News & Alerts

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Information Security Reviews for Research Projects: A Primer

January 6, 2020
Staff looking at a laptop computer

By: Natascha Shawver, Ray Phillips, and Amanda Winegarden, Security Risk Analysts for University Information Security

University Information Security (UIS) is no stranger to a multitude of consultation requests from the research community about data and system security. An ever-changing landscape of legal, regulatory, and contractual requirements regarding the security of research data makes it a daunting task for security and technology professionals and researchers alike to ensure sensitive research data is secured appropriately. 

UIS professionals and partners across the University like the Sponsored Projects Administration (SPA), the Office of General Council (OGC), and compliance officers are here to help navigate these challenges. It is the responsibility of Principal Investigators and researchers to engage these parties early on and with as much as information as can be provided to facilitate a comprehensive and timely security review. While only some projects necessitate a security review, it’s always important to:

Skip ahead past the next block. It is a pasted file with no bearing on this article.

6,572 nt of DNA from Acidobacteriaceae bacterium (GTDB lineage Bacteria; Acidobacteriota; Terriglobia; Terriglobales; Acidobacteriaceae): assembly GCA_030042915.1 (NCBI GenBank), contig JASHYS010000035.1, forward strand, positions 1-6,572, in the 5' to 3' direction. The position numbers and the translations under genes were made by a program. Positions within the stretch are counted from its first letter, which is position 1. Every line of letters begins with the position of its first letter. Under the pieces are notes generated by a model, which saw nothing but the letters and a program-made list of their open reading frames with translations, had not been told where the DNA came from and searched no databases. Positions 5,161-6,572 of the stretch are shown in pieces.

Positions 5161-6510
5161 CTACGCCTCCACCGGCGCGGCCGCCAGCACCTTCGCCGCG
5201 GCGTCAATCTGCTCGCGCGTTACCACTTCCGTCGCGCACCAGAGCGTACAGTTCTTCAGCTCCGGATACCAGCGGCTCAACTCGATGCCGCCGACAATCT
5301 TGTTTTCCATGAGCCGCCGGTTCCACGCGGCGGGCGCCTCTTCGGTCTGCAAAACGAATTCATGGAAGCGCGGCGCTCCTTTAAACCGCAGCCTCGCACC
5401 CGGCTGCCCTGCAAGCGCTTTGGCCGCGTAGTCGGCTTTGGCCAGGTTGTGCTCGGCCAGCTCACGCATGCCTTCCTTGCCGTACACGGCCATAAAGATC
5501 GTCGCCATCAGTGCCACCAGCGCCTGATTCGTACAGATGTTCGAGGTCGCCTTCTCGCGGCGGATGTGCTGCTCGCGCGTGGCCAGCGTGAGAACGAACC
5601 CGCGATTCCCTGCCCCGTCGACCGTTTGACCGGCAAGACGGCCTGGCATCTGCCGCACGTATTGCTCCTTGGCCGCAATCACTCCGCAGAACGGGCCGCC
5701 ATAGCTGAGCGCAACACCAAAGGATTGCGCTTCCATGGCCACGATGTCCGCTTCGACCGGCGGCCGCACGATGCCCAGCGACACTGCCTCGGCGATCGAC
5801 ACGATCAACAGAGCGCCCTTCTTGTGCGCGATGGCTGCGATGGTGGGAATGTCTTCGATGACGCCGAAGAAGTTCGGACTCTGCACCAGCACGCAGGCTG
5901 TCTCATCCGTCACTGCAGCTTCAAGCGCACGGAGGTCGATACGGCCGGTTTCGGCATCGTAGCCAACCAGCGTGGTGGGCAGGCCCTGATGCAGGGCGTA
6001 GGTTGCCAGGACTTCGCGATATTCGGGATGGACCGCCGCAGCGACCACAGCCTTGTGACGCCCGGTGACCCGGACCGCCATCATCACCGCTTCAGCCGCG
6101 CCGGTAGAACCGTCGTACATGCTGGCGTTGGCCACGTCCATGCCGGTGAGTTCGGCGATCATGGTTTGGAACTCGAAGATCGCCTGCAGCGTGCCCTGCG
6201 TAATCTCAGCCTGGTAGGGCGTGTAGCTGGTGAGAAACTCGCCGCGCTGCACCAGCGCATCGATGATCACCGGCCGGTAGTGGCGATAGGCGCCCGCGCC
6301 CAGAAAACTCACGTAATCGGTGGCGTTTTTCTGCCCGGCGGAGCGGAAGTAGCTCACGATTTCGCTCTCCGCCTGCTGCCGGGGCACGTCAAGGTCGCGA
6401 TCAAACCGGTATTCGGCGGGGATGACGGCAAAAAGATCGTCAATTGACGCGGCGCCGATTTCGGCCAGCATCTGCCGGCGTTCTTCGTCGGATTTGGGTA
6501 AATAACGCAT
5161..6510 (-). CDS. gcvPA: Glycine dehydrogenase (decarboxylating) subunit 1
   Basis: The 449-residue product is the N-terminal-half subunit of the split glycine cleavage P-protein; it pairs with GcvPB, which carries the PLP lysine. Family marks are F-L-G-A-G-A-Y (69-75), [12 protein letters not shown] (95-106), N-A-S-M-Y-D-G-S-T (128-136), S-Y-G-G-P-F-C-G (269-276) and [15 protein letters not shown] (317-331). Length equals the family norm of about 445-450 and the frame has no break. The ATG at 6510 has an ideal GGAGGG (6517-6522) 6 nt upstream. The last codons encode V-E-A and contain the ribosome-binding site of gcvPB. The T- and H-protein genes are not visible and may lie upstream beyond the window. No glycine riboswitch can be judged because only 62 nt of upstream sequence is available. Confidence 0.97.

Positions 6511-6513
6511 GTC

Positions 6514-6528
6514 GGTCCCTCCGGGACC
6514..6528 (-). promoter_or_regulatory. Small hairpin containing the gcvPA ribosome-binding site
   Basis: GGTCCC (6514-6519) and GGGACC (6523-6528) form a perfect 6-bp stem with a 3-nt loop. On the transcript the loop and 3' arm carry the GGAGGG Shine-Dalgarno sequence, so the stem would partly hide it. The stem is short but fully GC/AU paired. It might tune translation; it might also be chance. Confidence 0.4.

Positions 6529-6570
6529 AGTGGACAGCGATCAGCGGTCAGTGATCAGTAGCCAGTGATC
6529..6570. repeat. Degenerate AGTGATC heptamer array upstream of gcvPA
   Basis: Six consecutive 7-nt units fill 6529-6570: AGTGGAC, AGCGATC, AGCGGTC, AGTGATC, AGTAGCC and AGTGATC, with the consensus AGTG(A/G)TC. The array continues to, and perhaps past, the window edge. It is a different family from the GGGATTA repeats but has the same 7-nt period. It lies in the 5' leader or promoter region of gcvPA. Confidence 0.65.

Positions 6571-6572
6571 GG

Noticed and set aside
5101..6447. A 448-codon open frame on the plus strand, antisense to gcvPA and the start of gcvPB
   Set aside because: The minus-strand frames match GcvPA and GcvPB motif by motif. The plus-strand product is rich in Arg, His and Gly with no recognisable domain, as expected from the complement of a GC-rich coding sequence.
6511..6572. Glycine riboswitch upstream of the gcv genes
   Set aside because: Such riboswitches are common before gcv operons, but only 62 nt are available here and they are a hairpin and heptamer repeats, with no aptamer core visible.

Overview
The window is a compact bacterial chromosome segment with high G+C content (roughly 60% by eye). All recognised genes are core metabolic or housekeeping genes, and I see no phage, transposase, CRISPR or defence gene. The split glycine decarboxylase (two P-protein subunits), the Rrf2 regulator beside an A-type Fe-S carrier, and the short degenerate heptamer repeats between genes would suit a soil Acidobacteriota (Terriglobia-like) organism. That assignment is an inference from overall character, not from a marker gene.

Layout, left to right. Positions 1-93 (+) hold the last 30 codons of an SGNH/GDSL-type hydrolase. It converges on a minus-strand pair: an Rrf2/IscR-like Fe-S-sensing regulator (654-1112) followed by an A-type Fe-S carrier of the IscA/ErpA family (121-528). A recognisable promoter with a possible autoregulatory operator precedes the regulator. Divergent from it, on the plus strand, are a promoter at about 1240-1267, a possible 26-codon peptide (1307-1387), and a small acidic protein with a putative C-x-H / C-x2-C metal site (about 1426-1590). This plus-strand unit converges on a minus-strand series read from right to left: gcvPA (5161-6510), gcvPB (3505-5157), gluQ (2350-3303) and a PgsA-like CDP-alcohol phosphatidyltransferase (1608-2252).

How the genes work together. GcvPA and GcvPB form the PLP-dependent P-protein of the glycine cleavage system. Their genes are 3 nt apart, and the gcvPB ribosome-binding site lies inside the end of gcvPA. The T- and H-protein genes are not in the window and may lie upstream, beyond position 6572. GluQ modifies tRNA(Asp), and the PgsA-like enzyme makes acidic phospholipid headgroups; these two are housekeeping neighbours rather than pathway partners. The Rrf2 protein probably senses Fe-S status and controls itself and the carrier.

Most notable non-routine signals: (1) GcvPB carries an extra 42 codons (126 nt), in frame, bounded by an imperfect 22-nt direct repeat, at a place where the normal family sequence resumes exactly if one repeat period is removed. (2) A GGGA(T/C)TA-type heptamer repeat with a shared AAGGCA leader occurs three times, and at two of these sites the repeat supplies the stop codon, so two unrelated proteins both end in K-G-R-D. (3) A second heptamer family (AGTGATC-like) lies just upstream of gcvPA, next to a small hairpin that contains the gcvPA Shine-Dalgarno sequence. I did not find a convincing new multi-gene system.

• Know your data, who owns it and who will handle it: For any review, it is important to know what types of data you are going to handle, e.g. sensitive health information, export-controlled information, information that if lost could cause damage to the institution, how much of it you will be handling and who will have access to it. 
  • Know your obligations: What are the stipulations for data security and compute environments you intend to use, e.g. in your grant award? Specifics matter, e.g. requirements surrounding encryption. 
  • Know your use cases: Will the data only be stored on one device, or do you intend to exchange data with peers on a regular basis? Will you need a lot of storage, or a lot of compute power? Will you be using equipment purchased with grant money?
  • Collect all information security related documentation for review: Be sure to include any requirements you are already aware of, and any procedures that you already have documented in your consultation request. Be prepared to describe the whole project at a high level, in particular how data is handled, stored, processed and transmitted. 
  • Familiarize yourself with the arcane language of security frameworks and compliance: Most of us know what HIPAA, FERPA, FISMA and other common legal requirements are by now. As federal agencies and private companies shore up their own security efforts, you may encounter terms you have not been familiar with thus far. For example, the Department of Defense may ask you to comply with NIST 800-171, an information security framework designed to secure CUI (Controlled Unclassified Information). 
  • Ask for help early: Security reviews can become lengthy depending on the scope of the project. Submit your request to the UIS Risk team at security@umn.edu for review.